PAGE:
“New York is an Island surrounded by water with so many people, so the energy is so high that you could manifest anything here,” she said. “It’s like being in a conductor the whole time.”


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“Transistor” #notyourmuse #art #losangelesart #awake

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Though she usually aims to radiate love and positivity through her art, she also revels in experimentation. Shocking the audience, or surprising them. Invoking in them some sort of inward passion. The expected objective of every artist. But for her, it’s more true because she values artist-spectator engagement. 

Her nameless name suggests that she intends to be a  muse to herself alone, which furthers the empowering idea that women, particularly, should strive to please no one but themselves, to be their own inspirations. From her fanbase, she, too, expects nothing less than assertive self-expression.

That and also the willingness to deprogram. 


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Do what you Love 👁 #notyourmuse 📸 @blastflicksashes #awake #art #hiphop #gold

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So much of what we become, how we construct our lives is based upon the societal “norms” and how we are taught to act and react to certain situations.

Putting those social impositions aside, however, is an exercise that is worthwhile but difficult to achieve, insomuch that even the Muse is uncertain if she has ever fully been able to do that.

Her four-year-old son, she says, is in great part one of her biggest inspirations because of his very natural inquisitiveness and imaginativeness, all of which she wishes he at least sustains into young adulthood.


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“He’s a rockstar, he’s cool, and he likes music and art,” she said.

“I want him to know that he can do anything. I don’t want him to feel limited.” 

For the following generations, she can only think of two big modes of living: close-hearted or open-hearted. Imagining anything other than the latter option seems unfathomable. The very definition, you see, of “alive” is feeling, and, for her, the feeling is art.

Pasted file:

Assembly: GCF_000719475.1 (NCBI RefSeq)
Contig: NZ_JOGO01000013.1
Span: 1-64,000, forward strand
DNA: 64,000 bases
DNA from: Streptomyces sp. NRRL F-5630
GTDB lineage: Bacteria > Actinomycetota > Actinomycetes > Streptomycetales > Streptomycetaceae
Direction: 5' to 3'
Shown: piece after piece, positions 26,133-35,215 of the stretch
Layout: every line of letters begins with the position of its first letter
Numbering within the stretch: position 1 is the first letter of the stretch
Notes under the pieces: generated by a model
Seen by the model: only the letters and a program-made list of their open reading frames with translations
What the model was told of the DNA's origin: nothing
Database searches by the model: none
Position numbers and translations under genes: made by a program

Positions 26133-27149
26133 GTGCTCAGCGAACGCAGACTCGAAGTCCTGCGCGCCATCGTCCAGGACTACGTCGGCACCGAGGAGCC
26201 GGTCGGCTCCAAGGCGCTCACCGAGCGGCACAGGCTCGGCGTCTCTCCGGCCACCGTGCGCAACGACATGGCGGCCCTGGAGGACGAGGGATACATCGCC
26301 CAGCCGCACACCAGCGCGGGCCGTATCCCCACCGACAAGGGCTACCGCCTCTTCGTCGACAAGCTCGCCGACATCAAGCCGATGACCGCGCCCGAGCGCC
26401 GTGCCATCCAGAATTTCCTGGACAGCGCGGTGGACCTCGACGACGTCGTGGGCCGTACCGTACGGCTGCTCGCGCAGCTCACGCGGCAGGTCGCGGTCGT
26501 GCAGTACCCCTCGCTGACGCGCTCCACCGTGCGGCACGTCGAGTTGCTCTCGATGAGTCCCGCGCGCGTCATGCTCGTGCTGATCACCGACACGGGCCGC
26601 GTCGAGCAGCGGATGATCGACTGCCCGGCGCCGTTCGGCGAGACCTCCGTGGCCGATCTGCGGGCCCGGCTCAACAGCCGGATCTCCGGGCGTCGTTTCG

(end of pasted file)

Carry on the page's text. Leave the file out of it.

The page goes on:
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For artist Jessi Jumanji, Black History Month is everyday

“Caring for myself is not self-indulgence, it is self-preservation, and that is an act of political warfare.” – Audre Lorde

If there is any creative nowadays who embodies writer, vanguard, activist Audre Lorde’s message on self-preservation as a means of political warfare, it is artist Jessi Jumanji.

She is a rebel, she is an activist, and, like Lorde, she understands that it’s not our differences that divide us.


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Find your light 💡

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It’s our unwillingness to step into each other’s skin, to listen to the palpable but ineffable stories that we are afraid of sharing, and to understand that we aren’t “who” we are in ourselves alone, but in our interconnectedness to past and present.

For Jumanji, her journey to discovering her sense of space in the world might have been even more complicated than for most people. In part, it is because her identity is extraordinarily multi-faceted.

She is a woman, she is gay, she is black, and it is her blackness that she is especially proud of because it informs every part of herself.

It reminds her, too, as she does her research on African history and spreads her message to her fans worldwide, that she is as much a student as she is a teacher, and that there is a humbling power in that realization.

Jessi Jumanji
“AfroFission” digital collage by @jessijumanji

“A teacher is just a student who learned how to learn. Every day that I learn, I have to learn more about what that means and how to convey it,” she said.

“Most of my artwork is 90 percent research and 10 percent doing things. When I am not studying, I am not creating. Anytime I reach a creative block, it’s because I am not reading and am not immersing myself in learning. And so, I just became a teacher by chance, by way of being a student.” 

To some, being called “black” feels diminishing and disrespectful, for it shouldn’t be that others judge another by anything besides character, integrity, decency.

But for her, acknowledging and delving into the story of her “blackness” is empowering.  To her, her “blackness” is the embodiment of quite literally the universe.

Jessi Jumanji
”Black Madonna & Golden Child” x“Earth, Sun, Moon” by @jessijumanji

It emerges in its utmost purity, sometimes it meets its most awful obstacles, gets back up, stumbles a little more, gets back up again, and thrives as long as it believes not only in itself but in its origins, its history that merged to inspire its wholeness.